Decoration, furniture, innovative features

Throughout the house's interior, painted Elmslie-designed stencils repeat along the upper border of walls, with designs differing from room to room. Curtains were originally painted to match the rooms’ respective stencils, or were embroidered with other designs. Windows throughout the house also feature graceful geometric patterns of clear glass, highlighted with subtle colors, which vary slightly from window to window. In the first floor living room space, these patterns echo in art glass doors of the bookcase, built into the prow. Above the mantel-less fireplace, a mural by illustrator Charles Livingston Bull depicts Louisiana herons flying before a lake scene. A wood decoration of semicircular design, decorated with art glass and sawed wood decoration, partially frames the painted scene.

Purcell and Elmslie designed select pieces of furniture for the house, including a small, triangular-backed chair, dubbed a “surprise point” chair by William Purcell, for use in Edna's writing nook. Several noteworthy built-in furnishings include a combined bench and radiator cover beneath the front living room windows; a desk in the writing nook; and a combined bed, writing desk, bookcase, and storage area in the children's room, which Purcell designed after the Pullman-style bed of a train's sleeping car. Purcell brought furniture from his previous home for use in the dining space, and folding chairs were stored in the dining area for impromptu visitors.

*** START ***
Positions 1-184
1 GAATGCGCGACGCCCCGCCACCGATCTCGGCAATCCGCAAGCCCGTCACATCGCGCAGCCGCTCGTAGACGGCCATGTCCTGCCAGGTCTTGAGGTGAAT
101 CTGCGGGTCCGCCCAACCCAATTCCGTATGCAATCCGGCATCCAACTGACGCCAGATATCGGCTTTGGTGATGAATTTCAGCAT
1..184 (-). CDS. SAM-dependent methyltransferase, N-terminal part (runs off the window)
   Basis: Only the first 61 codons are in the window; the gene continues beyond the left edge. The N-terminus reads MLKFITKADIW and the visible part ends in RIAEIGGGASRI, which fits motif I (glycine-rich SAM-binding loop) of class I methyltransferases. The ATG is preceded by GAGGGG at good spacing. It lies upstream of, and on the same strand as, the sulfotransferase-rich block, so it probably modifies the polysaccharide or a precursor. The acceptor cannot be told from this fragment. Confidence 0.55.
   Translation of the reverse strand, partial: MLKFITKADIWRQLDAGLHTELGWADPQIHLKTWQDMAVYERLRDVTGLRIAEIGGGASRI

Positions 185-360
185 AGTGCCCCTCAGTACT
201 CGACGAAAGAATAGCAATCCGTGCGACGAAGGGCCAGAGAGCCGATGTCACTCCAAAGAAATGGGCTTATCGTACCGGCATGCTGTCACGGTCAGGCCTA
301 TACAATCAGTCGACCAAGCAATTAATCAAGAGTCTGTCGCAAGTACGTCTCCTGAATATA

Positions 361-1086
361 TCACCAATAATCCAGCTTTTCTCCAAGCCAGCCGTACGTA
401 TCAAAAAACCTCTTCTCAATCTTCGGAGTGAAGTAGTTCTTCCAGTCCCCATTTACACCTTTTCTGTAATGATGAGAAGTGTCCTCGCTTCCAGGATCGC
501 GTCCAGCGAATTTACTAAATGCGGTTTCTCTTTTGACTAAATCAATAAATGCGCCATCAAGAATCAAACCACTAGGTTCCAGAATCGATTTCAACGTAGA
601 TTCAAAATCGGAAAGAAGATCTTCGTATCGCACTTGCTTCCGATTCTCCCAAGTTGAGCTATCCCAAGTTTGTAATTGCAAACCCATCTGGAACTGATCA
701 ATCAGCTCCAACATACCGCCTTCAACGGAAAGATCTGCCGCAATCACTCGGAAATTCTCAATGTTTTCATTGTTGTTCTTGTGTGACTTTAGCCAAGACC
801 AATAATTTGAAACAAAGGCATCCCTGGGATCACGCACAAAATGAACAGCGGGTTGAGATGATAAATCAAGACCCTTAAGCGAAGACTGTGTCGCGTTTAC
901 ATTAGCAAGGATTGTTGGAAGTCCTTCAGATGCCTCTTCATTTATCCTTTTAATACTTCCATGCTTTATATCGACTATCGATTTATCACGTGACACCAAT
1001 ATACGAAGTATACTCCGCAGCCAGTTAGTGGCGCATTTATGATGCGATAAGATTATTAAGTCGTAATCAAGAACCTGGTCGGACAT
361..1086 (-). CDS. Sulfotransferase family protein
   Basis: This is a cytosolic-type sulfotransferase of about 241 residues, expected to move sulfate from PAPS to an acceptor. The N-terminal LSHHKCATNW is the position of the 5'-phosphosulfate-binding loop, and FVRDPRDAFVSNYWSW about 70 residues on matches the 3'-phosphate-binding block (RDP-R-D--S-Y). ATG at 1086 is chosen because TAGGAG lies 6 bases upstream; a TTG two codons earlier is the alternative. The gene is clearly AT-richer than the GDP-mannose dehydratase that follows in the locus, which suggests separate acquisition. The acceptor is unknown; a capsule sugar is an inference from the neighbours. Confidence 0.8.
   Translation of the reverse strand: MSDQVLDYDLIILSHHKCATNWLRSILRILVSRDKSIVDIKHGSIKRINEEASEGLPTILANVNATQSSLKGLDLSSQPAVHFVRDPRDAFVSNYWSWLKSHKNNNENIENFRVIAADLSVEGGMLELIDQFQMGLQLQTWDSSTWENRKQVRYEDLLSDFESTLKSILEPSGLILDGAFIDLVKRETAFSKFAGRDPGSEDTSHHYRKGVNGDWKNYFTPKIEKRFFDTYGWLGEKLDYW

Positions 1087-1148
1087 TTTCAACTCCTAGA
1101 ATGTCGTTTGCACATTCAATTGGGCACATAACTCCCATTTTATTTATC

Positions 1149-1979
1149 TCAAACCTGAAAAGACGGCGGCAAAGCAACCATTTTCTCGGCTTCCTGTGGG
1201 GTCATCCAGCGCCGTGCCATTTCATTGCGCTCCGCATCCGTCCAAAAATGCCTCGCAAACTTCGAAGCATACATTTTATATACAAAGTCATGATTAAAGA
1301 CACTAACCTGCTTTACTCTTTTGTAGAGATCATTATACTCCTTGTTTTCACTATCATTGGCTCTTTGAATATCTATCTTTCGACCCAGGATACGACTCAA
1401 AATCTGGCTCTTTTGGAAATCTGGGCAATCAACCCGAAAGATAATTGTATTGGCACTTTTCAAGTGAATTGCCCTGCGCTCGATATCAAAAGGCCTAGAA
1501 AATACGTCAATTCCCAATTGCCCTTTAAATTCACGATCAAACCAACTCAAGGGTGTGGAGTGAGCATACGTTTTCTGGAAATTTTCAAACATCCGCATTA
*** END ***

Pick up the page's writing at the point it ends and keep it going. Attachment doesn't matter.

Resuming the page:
Several technological innovations were incorporated into the house's design, including a state-of-the-art heating and cooling system, as well as a central vacuum system. The Purcell home had a telephone nook, an electric call system for the maid, and a spring-loaded pocket door to the kitchen, activated through buttons in the floor.

Alteration and restoration

William Purcell resumed correspondence with the Cutts family around 1953, when he and George Elmslie were honored with an exhibition at the Walker Art Center. The Cutts family had avoided changing the house substantially, except for adding a garage in the 1920s and later filling the reflecting pool in the front garden. The kitchen and bathroom remained nearly untouched, and are rare original service areas in a home of this age.

In 1961 letter, Purcell expressed his gratitude to Edna Cutts for opening her home to students and voiced the desire to have a share in any attempts to restore the house or make it public. Purcell also sketched out a scheme for expanding the space around the house and setting up a trust fund for the building. He imagined reproducing the Purcell and Elmslie dining suite designed for Mrs. William H. Hanna of Chicago. The suite is now in the collection of the Minneapolis Institute of Art, renting the space to young couples at low rates, and allowing regular public entry.